So who owns the governor of Illinois?
Earlier today, we reported on the developing pay-for-play scandal involving humiliated Illinois Governor Rod Blagojevich which allegedly involved offer the SEIU the power to name Barack Obama's replacement as Senator in return for a cushy job with the SEIU's Change to Win coalition or a new SEIU-funded lobby group.I guess organizing labor is no longer enough for the unions. It appears that they are organizing government as well.
One news source indicated the SEIU official mentioned in the indictment was none other than SEIU president Andrew Stern. But NPR reports that the official involved was one step down from Stern -- Tom Balanoff, the union's Illinois chief
Our research today indicates that Andy Stern's SEIU has been Blagojevich's biggest financial backer for years. According go the Illinois Sunshine Database, the SEIU Illinois Council PAC was the governor's top contributor in his re-election effort, giving $908,382 in the 2005-2006 cycle. That same cycle, PACs for the Laborers and Teamsters unions, also Change to Win partners, were also among Blagojevich's top 15 contributors.
The relationship between Blagojevich and the SEIU's political fundraising arms go back years. In his first gubernatorial election in 2002, the SEIU PEA International gave his campaign $821,294, making the PAC his second largest contributor that cycle (the Democratic Congressional Campaign Committee had contributed $900,000 to the then-Congressman).
And the SEIU is not the only labor union trying to organize government. The auto unions are right in there. Except they have their sites set higher than a mere State. They are going after the Feds.
DETROIT (AP) -- Festering animosity between the United Auto Workers and Southern senators who torpedoed the auto industry bailout bill erupted into full-fledged name calling Friday as union officials accused the lawmakers of trying to break the union on behalf of foreign automakers.Not so fast. Was it really the Republicans who torpedoed the bill? I don't think so.
The vitriol had been near the surface for weeks as senators from states that house the transplant automakers' factories criticized the Detroit Three for management miscues and bloated UAW labor costs that lawmakers said make them uncompetitive.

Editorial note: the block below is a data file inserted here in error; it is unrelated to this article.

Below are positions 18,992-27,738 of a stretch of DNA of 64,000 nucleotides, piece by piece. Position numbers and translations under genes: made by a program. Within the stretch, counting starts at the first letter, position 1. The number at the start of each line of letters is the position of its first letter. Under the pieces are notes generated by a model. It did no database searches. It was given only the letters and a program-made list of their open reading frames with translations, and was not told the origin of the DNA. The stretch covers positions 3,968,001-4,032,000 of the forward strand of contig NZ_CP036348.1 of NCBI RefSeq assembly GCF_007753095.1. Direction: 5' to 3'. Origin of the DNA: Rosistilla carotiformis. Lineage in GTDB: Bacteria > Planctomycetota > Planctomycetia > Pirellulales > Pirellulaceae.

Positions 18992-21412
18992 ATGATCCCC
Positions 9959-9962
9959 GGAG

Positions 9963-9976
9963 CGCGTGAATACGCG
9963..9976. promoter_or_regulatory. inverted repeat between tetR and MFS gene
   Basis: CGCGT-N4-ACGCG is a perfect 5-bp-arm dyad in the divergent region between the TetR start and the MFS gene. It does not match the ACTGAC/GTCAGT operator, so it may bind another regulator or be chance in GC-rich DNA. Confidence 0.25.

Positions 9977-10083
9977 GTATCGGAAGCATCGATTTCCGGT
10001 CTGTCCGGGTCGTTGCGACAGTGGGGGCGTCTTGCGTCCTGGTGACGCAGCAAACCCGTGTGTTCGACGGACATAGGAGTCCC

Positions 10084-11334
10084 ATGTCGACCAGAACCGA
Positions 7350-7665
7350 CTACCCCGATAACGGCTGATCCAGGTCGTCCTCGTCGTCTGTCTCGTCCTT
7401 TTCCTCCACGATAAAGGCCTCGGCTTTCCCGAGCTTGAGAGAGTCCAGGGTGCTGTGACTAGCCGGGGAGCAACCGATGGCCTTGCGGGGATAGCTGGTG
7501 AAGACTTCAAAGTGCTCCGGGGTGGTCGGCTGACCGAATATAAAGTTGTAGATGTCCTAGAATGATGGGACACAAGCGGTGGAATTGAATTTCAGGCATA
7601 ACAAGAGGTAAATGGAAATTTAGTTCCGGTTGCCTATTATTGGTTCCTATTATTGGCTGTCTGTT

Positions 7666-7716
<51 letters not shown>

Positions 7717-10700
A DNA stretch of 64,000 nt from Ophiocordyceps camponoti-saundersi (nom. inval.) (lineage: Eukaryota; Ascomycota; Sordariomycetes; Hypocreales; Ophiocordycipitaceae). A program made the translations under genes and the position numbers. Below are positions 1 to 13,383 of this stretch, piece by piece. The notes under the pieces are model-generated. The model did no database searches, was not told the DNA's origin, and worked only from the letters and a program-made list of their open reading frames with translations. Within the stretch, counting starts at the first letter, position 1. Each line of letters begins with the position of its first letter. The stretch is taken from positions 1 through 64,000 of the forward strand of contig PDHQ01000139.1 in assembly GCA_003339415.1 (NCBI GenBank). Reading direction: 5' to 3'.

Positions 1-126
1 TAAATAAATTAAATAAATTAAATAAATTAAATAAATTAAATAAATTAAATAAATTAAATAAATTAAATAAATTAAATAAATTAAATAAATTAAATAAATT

But the UAW stopped biting its tongue after Republicans sank a House-passed bill Thursday night that would have loaned $14 billion to cash-poor General Motors Corp. and Chrysler LLC to keep them out of bankruptcy protection. The Bush administration later stepped in and said it was ready to make money available to the automakers, likely from the $700 billion Wall Street bailout program.
Nancy Pelosi says that Senate Republicans were "irresponsible" for opposing the auto bailout, which failed on a cloture vote last night 52 to 35.Me? I blame the unions. If they had only bought 8 more Senators they could have gotten the legislation they wanted.Senate Republicans’ refusal to support the bipartisan legislation passed by the House and negotiated in good faith with the White House, the Senate and the automakers is irresponsible, especially at a time of economic hardship. The consequences of the Senate Republicans’ failure to act could be devastating to our economy, detrimental to workers, and destructive to the American automobile industryThe problem with Pelosi's statement is that 10 Republican Senators voted with the Democrats last night, which means the Democrats could have reached 60 votes if the entire Democratic caucus voted for the bill.
But eight Democrats bailed on the bailout (Reid, it should be noted, voted against it for procedural reasons, in order to bring it up for a vote again).
Four Democrats voted 'nay': Baucus, Tester, Lincoln, and Reid.
Four Democrats did not vote: Biden, Kennedy, Kerry, and Wyden.
(And, of course, the Democrats would have another member right now if Blagojevich had sold that Senate seat before he was busted.)
Does Pelosi think that these Democrats, who had the ability to pass the bailout, are "irresponsible," too? And, for that matter, why didn't she simply call them "unpatriotic"? Isn't bailing out the auto industry a better indicator of your love of country than bailing out Wall Street?
What is a matter with those unions? Don't they believe in investing in America?
H/T Anthony Riedel Deputy Legal Information Director, National Right to Work Legal Defense Foundation via e-mail and Instapundit
Cross Posted at Classical Values